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Curiosity by Joan Thomas

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The Curious Life and Times of Miss Mary Anning

For me, one of the most wonderful things about reading historical fiction is how much I learn as I read. I have always enjoyed reading about archeology – often thought it would have been a good career. So, this new novel, Curiosity, by Joan Thomas looked like an interesting read. It is, in fact, fascinating.

This past year was the 200th anniversary year of Charles Darwin's birth and 150 years since the publication of On the Origin of Species. There was lots of talk about his famous evolutionary theory.

What wasn’t talked about is the fact that more than forty years earlier, in 1811, Miss Mary Anning, at only twelve years of age, discovered the first Ichthyosaurus skeleton to be correctly identified, in the fossil beds along the shore of Lyme Regis. Out past the Cobb, along Marine Parade to Monmouth Beach, Mary and her father searched for fossils.

The story of the life and work of Mary Anning is a compelling one and Joan Thomas has written a wonderful novel. Mary grew up in poverty, several siblings died as there was never enough food for all. “There was general misfortune and misfortune particular to them.” Mary’s father was a cabinet maker who had very little work and many debts – leaving the family destitute when he died, still young. Leaving a son who became an upholsterer with his own family to support, and Mary who polished the fossils she found and sold as “curiosities” to the tourists and fossil collectors who frequented the seaside town of Lyme Regis. At the age of twelve Mary was supporting the family.

It was shortly after her father’s death that Mary found what looked like a crocodile skeleton in the limestone cliffs.

Mary had not been educated, she was barely literate, but she was determined to learn as much about fossils as she could. She had a curious mind – she was an eccentric in that she cared little for propriety or the social restrictions of the time. She was as much a “curiosity” as her fossils.

It is hard to imagine now, how blasphemous it was two hundred years ago, to think that not everything on the earth came directly off Noah’s Ark. Even the most educated, men of scientific minds, believed that these fossils were of the animals that did not make it on to the Ark, and therefore did not live to reproduce.

Mary, in fact, is selling fossils to these men – it is a time of great collections. There is competition among them to collect the fossils found by Mary Anning. Although Mary Anning will never enter the rooms of the Geological Society of London, the skeletons that she had discovered would cause a sensation, raising questions in scientific and religious circles. Mary asks a question of an eminent scientist, “If the earth was formed on the third day and the creatures on the fifth, how come the creatures to be buried so deep within the earth?” And he said, “The rock was all the sediment of the Flood, and so contained the bodies of the creatures who died in it, turned to stone to caution man.” Mary is finding this hard to believe.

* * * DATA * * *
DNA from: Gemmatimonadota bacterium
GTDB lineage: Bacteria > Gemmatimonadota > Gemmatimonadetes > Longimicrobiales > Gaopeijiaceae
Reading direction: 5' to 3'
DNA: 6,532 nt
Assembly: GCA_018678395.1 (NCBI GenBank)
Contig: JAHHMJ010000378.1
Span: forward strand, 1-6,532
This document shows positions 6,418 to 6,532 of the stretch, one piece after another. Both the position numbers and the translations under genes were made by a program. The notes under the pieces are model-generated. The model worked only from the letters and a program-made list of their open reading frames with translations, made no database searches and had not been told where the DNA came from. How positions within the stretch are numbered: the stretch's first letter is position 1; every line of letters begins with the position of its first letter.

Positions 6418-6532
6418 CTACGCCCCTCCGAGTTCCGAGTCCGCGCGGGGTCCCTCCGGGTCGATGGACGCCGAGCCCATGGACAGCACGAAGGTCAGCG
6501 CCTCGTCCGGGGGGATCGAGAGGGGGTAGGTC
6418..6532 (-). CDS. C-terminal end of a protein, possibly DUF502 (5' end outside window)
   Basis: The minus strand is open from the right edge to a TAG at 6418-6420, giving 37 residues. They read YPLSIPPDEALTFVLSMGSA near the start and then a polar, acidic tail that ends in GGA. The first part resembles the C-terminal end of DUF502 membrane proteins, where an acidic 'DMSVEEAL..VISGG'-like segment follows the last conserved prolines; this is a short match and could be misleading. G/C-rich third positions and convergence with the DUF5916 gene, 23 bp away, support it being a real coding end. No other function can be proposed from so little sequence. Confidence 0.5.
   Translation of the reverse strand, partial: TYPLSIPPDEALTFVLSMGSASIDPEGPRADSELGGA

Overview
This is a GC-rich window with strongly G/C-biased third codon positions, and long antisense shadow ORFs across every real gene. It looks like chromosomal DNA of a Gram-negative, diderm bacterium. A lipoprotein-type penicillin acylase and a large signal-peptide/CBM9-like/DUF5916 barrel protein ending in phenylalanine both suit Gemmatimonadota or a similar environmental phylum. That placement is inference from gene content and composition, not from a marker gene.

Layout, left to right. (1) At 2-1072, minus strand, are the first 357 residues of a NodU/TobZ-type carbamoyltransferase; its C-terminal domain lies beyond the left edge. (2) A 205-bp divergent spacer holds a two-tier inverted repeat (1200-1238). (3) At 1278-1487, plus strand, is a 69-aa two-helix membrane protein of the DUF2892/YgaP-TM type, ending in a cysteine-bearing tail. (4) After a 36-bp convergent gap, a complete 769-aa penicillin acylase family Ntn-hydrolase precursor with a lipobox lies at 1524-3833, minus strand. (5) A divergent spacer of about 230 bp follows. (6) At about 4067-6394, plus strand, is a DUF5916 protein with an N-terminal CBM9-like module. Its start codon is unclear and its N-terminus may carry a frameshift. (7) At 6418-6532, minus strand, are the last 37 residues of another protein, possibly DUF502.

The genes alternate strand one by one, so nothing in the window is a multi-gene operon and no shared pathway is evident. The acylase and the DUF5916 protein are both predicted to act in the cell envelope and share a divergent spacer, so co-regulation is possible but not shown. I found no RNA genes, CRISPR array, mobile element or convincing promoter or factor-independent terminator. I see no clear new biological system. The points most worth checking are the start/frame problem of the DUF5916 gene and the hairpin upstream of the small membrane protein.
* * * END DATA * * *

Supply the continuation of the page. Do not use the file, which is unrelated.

Henry De la Beche will enter Mary’s life when he arrives in Lyme Regis. But the reader will meet Henry sooner than Mary does. We meet him on the run from a Military College where he has disgraced himself. He lands in London at the home of his uncle and attempts to enter society despite his disgrace. Henry grew up in Jamaica, his family plantation owners, and owners of slaves – the Wilberforce bill abolishing the slave trade will make it difficult for the plantation to replenish it’s work force. But Henry does not seem to suffer financially – certainly he is living a far more secure and comfortable life than Mary Anning.

Mary and Henry meet in Lyme Regis and she takes him on as a sort of partner. They are both besotted with the fossils. Henry is a skilful artist, drawing the skeletons and producing prints. Together they contributed to the changes in beliefs and scientific ideas about prehistoric life. And it is Henry who says to a fellow archeologist “There’s something you should know! It’s about Miss Anning. She disputes your science! Miss Anning is harbouring her own private heresy. She disputes the likelihood of finding Noah on these shores.” And Henry adds, “I question whether man inhabited this part of the globe at the time of the Flood.”

Both Henry and Mary are intoxicated by their discoveries, and become close friends. Mary is always aware that despite their work together, she lives in a world far apart from the one that Henry inhabits. His is the world of “bright gowns”, but “In Mary’s house, they had no fire.” Mary yearns for Henry’s love but, “She knew the rules of her class and he knew the rules of his.”

Mary went on to make many more discoveries, contributing to the advancement of the science of archaeology. In 1847 at the age of only 47 Mary Anning died of breast cancer. Henry de la Beche “now president of the Geological Society of London, wrote a eulogy he read to a meeting of the society and published in its quarterly transactions. Such eulogies were an honor normally only accorded to fellows of the society, and Anning's was the first ever given for a woman.”

Joan Thomas is to be commended for telling her story.

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